Since she became world famous by sharing just about everything with us via social media, the fact that Cardi B kept her pregnancy hidden for so many months before showing off her belly on SNL in April had many baffled. Why suddenly so private? In their joint cover story for Rolling Stone this month, she and Offset finally revealed what was going on behind the scenes during those months of secrecy.
"A lot of successful women have kids, and a lot of successful artists have kids, but not at the peak of their career," Cardi B told the magazine, admitting why she was worried about having a baby.
When she told Offset about their unplanned pregnancy via FaceTime, and asked what she should do about it, the father of three was reassuring. "He said, ‘What do you mean, what are you going to do? You're going to keep it,' " she said.
Others close to Cardi shared her doubts, however. "It was like, ‘You can't do this. This might fuck up your career.' "
Not that anyone who has watched the Bronx rapper's rise has much reason to believe she can't do anything she puts her mind to it, but she did face some challenges during those early months. Pregnancy tends to zap a mother's energy as her hormones rearrange themselves and her body produces more blood. Cardi said she was feeling those effects as she was trying to perform around the country and record her debut album.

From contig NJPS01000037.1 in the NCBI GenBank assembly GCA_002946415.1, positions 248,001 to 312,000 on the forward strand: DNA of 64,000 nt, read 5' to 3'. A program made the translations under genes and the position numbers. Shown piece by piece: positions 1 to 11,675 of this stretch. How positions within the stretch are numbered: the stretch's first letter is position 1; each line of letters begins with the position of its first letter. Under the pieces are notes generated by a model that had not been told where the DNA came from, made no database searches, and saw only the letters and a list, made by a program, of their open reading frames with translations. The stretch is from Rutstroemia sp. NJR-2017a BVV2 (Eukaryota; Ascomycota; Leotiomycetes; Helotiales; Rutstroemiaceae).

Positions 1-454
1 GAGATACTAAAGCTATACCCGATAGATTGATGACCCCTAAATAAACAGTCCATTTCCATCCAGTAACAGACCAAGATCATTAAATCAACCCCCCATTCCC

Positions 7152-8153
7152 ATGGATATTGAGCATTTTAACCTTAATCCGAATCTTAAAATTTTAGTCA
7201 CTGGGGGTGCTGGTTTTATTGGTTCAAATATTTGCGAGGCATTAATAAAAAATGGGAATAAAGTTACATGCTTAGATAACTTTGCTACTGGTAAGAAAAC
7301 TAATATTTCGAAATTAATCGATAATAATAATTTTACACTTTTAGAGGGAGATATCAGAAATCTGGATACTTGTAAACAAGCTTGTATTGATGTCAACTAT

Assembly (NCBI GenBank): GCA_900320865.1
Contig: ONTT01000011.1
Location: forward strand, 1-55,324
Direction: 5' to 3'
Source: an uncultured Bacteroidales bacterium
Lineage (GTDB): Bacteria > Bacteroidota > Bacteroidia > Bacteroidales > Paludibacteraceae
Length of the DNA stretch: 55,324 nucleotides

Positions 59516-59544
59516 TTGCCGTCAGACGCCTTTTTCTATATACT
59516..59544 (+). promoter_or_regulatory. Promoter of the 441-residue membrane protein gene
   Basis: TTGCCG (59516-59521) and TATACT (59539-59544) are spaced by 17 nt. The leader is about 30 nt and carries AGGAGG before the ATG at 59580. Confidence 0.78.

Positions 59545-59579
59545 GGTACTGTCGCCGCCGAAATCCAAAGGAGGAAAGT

Finally, she revealed what was going on to her recording engineer, and they made arrangements to record the album on the road with her. As we can see, Invasion of Privacy turned out just fine, thank you very much. And apparently, the second trimester boost of energy hit her in time for a twerk-filled Coachella performance, too.
"I see a lot of women online, like, 'I feel sorry for you. Your career is over,' " she said in a Breakfast Club interview shortly after revealing her pregnancy. "And it's like, 'Why can't I have both?' "
What remains to be seen is whether Cardi will give up one huge aspect of her current life, her social media openness when it comes to her daughter.
"My feelings get hurt when people online talking about family members," she told Rolling Stone. "I think I'll kill somebody if somebody talking about my child like that."